In an undisclosed location, Subject 47 awakens in his sanatorium to a loudspeaker instructing him to train in various tasks such as scaling obstacles and using firearms, culminating in killing a guard and escaping. The loudspeaker man watches the surveillance, with a satisfied laugh.
A year later, 47 is a professional assassin of the International Contract Agency (ICA). He is briefed by his controller, Diana Burnwood, and sent around the globe to eliminate four criminal masterminds. In Hong Kong, 47 eliminates Red Dragon triad leader Lee Hong, by first weakening him through orchestrating a gang war between his and a rival triad. 47 is then sent to Colombia where he tracks down and kills drug lord Pablo Belisario Ochoa. In Budapest, 47 assassinates Franz Fuchs, an Austrian terrorist. 47 then infiltrates Rotterdam to kill notorious weapons smuggler Arkadij "Boris" Jegorov and his affiliates. Throughout his missions 47 collects letters written to his targets by the other targets, suggesting that these four are well connected. All four were once part of the French Foreign Legion at about the same time and seem to contact each other regarding an experimental human. The letters also mention a mutual friend among the men, Professor Ort-Meyer.
47 is then alerted by Diana that the same client ordered all of the assassinations, and that the client has ordered one final assassination. 47 is to kill Odon Kovacs, a doctor at a sanatorium in Satu Mare, Romania, revealed to be the one from which 47 escaped. When 47 checks in, Ort-Meyer calls the police and is revealed to be the client, as well as the original person which instructed 47 in his escape. Romanian special forces raid the building while 47 kills Kovacs, who is revealed to be a doctor that administered injections to 47.
47 then learns the truth behind his existence. He is the result of a cloning experiment which combined the genetic material of each of his four previous targets, with the addition of Ort-Meyer. The experiments were in the pursuit of creating a flawless human being. Ort-Meyer engineered 47's escape from the asylum in order to test his performance in the outside world and ordered his associates's deaths because they wanted to use the clones for their own purposes. With the help of fellow ICA Agent Smith, who is being held captive and drugged in the building, 47 uncovers a sophisticated lab beneath the hospital. In response Ort-Meyer unleashes a squad of Mr. 48s, an improved and mindlessly loyal series of clones. 47 defeats the clones and confronts Ort-Meyer, who at first mistakes him for another 48. Before Ort-Meyer is able to attack, 47 shoots him. As Ort-Meyer lays dying, mentioning how he could not even recognize his own son, 47 kneels down and forcefully breaks his neck.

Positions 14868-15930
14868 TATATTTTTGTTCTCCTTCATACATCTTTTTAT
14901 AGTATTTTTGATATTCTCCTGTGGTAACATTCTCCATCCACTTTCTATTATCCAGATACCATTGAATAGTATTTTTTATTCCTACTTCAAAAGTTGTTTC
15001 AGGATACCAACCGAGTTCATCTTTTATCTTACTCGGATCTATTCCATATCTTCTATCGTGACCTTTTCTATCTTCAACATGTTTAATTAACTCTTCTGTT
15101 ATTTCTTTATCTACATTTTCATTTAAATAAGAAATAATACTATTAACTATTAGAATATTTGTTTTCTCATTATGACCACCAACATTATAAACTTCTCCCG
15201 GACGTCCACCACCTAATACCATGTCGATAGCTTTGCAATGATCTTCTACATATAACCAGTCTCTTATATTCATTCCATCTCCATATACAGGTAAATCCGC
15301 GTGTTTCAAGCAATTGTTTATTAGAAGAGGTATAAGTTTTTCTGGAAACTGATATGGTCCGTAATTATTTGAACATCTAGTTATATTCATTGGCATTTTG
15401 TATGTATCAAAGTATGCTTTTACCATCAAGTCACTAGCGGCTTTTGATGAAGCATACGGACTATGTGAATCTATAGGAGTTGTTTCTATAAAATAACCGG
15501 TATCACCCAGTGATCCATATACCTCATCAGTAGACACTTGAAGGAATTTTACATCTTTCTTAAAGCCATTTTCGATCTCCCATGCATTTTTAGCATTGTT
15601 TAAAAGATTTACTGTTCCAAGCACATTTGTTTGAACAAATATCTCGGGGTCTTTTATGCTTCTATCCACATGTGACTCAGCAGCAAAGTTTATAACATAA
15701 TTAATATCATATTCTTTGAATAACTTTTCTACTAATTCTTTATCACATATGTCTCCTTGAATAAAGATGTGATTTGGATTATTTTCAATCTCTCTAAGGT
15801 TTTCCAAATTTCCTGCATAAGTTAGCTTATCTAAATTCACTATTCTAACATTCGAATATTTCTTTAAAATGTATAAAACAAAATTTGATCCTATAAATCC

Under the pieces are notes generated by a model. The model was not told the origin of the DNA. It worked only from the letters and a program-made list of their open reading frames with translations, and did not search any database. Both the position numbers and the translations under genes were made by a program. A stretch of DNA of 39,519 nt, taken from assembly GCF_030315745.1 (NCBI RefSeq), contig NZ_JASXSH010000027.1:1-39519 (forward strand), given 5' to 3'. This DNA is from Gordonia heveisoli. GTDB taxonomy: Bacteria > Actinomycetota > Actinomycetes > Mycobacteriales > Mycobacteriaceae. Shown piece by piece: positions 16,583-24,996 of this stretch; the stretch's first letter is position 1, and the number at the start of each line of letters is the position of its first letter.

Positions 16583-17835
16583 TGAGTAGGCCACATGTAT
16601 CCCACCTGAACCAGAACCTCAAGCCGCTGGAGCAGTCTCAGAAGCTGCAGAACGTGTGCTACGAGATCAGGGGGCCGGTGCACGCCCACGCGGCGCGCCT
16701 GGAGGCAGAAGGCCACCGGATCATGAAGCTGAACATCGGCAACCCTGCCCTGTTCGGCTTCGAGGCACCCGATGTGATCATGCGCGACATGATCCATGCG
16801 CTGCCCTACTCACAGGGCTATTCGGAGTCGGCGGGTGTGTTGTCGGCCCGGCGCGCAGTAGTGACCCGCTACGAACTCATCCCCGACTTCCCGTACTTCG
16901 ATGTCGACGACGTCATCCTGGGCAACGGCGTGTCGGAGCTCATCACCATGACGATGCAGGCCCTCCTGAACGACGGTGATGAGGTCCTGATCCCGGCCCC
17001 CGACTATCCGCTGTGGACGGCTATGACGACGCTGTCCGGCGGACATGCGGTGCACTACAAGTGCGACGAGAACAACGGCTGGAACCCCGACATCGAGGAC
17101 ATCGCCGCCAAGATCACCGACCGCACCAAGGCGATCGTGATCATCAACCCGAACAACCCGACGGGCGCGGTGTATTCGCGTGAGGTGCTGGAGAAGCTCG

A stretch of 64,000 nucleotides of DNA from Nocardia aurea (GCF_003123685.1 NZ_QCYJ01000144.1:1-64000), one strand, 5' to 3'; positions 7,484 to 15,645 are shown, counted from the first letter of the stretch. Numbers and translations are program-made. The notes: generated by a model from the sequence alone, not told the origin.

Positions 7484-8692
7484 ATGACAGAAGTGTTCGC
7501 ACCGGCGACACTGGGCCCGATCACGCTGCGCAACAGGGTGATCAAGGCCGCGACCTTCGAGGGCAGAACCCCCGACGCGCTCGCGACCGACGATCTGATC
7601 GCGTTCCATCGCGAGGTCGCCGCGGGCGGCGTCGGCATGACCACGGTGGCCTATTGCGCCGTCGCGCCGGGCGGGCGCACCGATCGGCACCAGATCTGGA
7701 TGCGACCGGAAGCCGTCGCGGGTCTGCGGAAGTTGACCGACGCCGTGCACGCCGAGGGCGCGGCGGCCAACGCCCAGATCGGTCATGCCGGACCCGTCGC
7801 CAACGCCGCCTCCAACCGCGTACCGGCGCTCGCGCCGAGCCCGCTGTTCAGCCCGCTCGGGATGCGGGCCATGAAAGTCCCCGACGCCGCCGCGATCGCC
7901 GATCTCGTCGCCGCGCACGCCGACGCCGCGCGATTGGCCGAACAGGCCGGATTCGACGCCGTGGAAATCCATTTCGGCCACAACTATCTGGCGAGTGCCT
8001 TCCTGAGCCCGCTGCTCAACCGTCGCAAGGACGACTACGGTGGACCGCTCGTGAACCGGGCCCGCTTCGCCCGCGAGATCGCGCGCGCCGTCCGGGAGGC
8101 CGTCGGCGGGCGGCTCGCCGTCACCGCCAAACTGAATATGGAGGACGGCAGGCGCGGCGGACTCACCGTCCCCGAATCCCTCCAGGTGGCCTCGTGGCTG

Read more about this topic: Hitman: Codename 47
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Famous quotes containing the word story:
“A good story is one that isnt demanding, that proceeds from A to B, and above all doesnt remind us of the bad times, the cardboard patches we used to wear in our shoes, the failed farms, the way people you love just up and die. It tells us instead that hard work and perseverance can overcome all obstacles; it tells lie after lie, and the happy ending is the happiest lie of all.”
—Kathleen Norris (b. 1947)
“We have defined a story as a narrative of events arranged in their time-sequence. A plot is also a narrative of events, the emphasis falling on causality. The king died and then the queen died is a story. The king died, and then the queen died of grief is a plot. The time sequence is preserved, but the sense of causality overshadows it.”
—E.M. (Edward Morgan)
“If we are on the outside, we assume a conspiracy is the perfect working of a scheme. Silent nameless men with unadorned hearts. A conspiracy is everything that ordinary life is not. Its the inside game, cold, sure, undistracted, forever closed off to us. We are the flawed ones, the innocents, trying to make some rough sense of the daily jostle. Conspirators have a logic and a daring beyond our reach. All conspiracies are the same taut story of men who find coherence in some criminal act.”
—Don Delillo (b. 1926)